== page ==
Eminent domain: When the government comes for your property, what are your rights?
You are the proud owner of what was once the family farm, only now your property is surrounded by commercial development and new suburbs. When the local government comes knocking to tell you it needs a strip of your property to widen the road running in front of it, what are your rights under eminent domain?
Just because the property has been in your family for a century does not protect you when the government decides taking that strip of land is for the greater good.
If you and the government can’t come to an agreement, the government can turn to a process called eminent domain. The law allows governments to buy private property, whether the owner agrees or not, if it’s for the public good.
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It’s most commonly used for roads and other public facilities. Newer cases hold that eminent domain can also be used for economic development. The purpose is to convert private property for public use. It can be to build a bridge, a sand dune line, a public arena, for an oil pipeline or for a wall between Mexico and the United States.
Not every case requires an attorney, but eminent domain legal experts can help people navigate the process to ensure property owners get a fair shake.
“Rapidly evolving case law can dramatically change how eminent domain professionals deal with complex legal issues such as public purpose, necessity, property valuation, and full compensation,” according to the Association for Eminent Domain Professionals. “Eminent domain is a unique area of the law because it often involves a mixture of legal and engineering or appraisal questions.”
An eminent domain lawyer will advise you on how to best position your property to get its maximum value and, if necessary, advise you on how to determine your property’s value. If a government offer comes in too low, the government may be required to pay attorney fees.
In many instances that is the case, said Dan Biersdorf, a Minneapolis-based attorney who specializes in representing property owners in eminent domain cases. Biersdorf practices nationwide.
“We’ve obviously seen population shifts going to the south and southeast and southwest, so you are seeing to some degree new road systems going in by state departments of transportation,” he said. “Texas, Florida, the Carolinas have all seen an increase in road projects just because of population.”
In many cases, those projects require eminent domain to either realign an existing roadway or expand it, so many people who get that door knock will also be getting a wider road in front of their property.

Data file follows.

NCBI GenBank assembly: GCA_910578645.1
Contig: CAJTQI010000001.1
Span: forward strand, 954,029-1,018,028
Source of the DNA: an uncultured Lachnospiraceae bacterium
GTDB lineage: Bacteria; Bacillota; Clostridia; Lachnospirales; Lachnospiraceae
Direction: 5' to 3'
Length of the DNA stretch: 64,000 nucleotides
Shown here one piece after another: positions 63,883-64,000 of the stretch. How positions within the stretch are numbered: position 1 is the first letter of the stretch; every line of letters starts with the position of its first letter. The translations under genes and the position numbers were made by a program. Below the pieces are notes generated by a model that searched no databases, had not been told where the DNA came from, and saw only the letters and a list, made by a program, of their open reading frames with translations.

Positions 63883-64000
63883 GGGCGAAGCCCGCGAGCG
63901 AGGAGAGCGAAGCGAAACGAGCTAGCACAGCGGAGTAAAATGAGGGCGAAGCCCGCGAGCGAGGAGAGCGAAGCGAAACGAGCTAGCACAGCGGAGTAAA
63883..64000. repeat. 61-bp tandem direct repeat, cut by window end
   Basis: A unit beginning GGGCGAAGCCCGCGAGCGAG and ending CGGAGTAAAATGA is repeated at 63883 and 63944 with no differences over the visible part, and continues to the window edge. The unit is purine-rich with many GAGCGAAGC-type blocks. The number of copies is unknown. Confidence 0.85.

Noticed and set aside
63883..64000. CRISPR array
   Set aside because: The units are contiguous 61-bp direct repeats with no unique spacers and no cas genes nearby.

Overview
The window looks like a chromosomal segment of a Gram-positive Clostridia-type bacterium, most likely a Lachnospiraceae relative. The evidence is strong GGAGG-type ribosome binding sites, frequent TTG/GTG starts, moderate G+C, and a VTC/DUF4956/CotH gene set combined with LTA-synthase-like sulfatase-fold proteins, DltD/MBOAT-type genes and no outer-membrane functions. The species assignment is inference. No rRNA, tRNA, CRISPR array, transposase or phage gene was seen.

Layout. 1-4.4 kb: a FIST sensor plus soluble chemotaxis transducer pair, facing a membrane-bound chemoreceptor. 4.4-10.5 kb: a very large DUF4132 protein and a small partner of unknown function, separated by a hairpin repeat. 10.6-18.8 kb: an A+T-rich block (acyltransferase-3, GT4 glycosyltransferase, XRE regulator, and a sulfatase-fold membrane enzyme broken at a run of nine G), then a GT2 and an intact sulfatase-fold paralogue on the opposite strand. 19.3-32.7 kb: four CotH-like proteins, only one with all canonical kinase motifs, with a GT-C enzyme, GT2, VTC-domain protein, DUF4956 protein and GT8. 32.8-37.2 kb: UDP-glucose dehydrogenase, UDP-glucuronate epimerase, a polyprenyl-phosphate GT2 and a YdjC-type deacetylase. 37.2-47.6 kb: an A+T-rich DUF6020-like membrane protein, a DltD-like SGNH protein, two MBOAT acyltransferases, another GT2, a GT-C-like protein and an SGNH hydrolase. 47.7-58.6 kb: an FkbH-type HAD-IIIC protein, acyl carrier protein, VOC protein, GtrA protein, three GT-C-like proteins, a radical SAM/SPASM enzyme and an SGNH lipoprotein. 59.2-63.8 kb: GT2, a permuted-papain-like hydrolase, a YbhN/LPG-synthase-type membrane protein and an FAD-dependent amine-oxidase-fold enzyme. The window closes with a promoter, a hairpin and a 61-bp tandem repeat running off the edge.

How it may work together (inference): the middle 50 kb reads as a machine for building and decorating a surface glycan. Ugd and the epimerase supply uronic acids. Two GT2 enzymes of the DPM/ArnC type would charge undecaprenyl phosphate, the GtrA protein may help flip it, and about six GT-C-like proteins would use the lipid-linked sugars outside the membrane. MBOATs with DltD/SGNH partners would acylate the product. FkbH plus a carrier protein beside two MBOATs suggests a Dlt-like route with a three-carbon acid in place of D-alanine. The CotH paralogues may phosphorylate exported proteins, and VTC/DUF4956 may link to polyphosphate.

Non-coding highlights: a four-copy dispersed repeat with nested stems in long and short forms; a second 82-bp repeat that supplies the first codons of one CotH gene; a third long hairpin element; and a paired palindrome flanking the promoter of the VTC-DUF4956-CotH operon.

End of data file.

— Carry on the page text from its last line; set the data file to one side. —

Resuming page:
Anthony DellaPelle, affiliated with the Owners Counsel of America, sees plenty of litigation on the Jersey Shore, where the government has been working since Hurricane Sandy to armor beaches to save property inland. Of the 125 active cases, four are his.
In one instance, a man who owned a $38 million oceanfront home was offered $750 by the state for half of his property, so the U.S. Army Corps of Engineers could build a 20-foot dune line on the beach. His home had survived the storm unscathed because it already had a dune line. No matter, the state wanted the land.
DellaPelle and his client opted for a jury trial and received $380,000, or 10% of the cost of his property.
In an earlier case, pre-Hurricane Sandy, the New Jersey Supreme court changed the 150-year-old eminent domain law to allow the state to determine if the taking would actually benefit the property owner. In such cases, the state could deduct the benefit cost from any taking. The state argued that the dune would protect the property from storms, thus, the low offer to DellaPelle’s client. The jury saw otherwise, since the property already had a 19.5-foot dune to protect it.
“That opened a new opportunity for the government of New Jersey and in every single case they have offered what we characterized as nominal damage, from $500 to $1,000 for nominal benefits,” DellaPelle said. “They have conceded in most cases there are damages, but they are outweighed by benefits.”
“In every state the government is required to act in good faith in negotiating acquisitions, so it doesn’t have to use eminent domain,” DellaPelle said. Because takings are involuntary, it may be the only type of circumstance where the party being sued did nothing wrong. In these cases, the defendant is the property owner. Because of that nuance and potential for unfairness, the law does require the government to act in good faith and make their best offer up front and engage in negotiations before filing eminent domain.
“The instances in which it works probably require not only fairness on the part of the government, but requires other circumstances to click,” DellaPelle said. “It’s not easy.”